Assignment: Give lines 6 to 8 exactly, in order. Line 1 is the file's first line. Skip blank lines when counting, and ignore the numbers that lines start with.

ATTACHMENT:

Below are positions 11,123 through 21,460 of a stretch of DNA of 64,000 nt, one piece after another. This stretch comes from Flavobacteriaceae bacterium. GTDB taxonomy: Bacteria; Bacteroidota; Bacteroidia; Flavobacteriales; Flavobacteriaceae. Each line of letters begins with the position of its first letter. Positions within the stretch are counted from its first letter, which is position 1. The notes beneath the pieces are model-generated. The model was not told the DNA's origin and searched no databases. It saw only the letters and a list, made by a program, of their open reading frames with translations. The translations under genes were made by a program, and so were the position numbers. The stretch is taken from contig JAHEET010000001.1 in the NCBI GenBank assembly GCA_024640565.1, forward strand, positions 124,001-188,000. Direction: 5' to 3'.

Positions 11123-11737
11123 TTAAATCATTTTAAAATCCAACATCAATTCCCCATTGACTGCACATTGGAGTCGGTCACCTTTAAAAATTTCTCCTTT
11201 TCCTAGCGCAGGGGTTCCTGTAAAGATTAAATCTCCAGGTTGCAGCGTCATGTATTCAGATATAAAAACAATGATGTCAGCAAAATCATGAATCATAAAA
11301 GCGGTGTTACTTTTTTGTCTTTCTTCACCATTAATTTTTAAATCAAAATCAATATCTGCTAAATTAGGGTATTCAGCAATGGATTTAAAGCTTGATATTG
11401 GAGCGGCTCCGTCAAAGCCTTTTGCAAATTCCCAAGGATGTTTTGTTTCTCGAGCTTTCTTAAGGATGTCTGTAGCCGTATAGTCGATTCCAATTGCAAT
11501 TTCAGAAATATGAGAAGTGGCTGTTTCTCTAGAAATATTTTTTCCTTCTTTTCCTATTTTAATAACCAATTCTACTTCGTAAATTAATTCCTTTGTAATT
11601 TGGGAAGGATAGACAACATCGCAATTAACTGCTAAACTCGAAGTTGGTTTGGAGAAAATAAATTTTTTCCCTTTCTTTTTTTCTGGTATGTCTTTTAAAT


11401 GAGCGGCTCCGTCAAAGCCTTTTGCAAATTCCCAAGGATGTTTTGTTTCTCGAGCTTTCTTAAGGATGTCTGTAGCCGTATAGTCGATTCCAATTGCAAT
11501 TTCAGAAATATGAGAAGTGGCTGTTTCTCTAGAAATATTTTTTCCTTCTTTTCCTATTTTAATAACCAATTCTACTTCGTAAATTAATTCCTTTGTAATT
11601 TGGGAAGGATAGACAACATCGCAATTAACTGCTAAACTCGAAGTTGGTTTGGAGAAAATAAATTTTTTCCCTTTCTTTTTTTCTGGTATGTCTTTTAAAT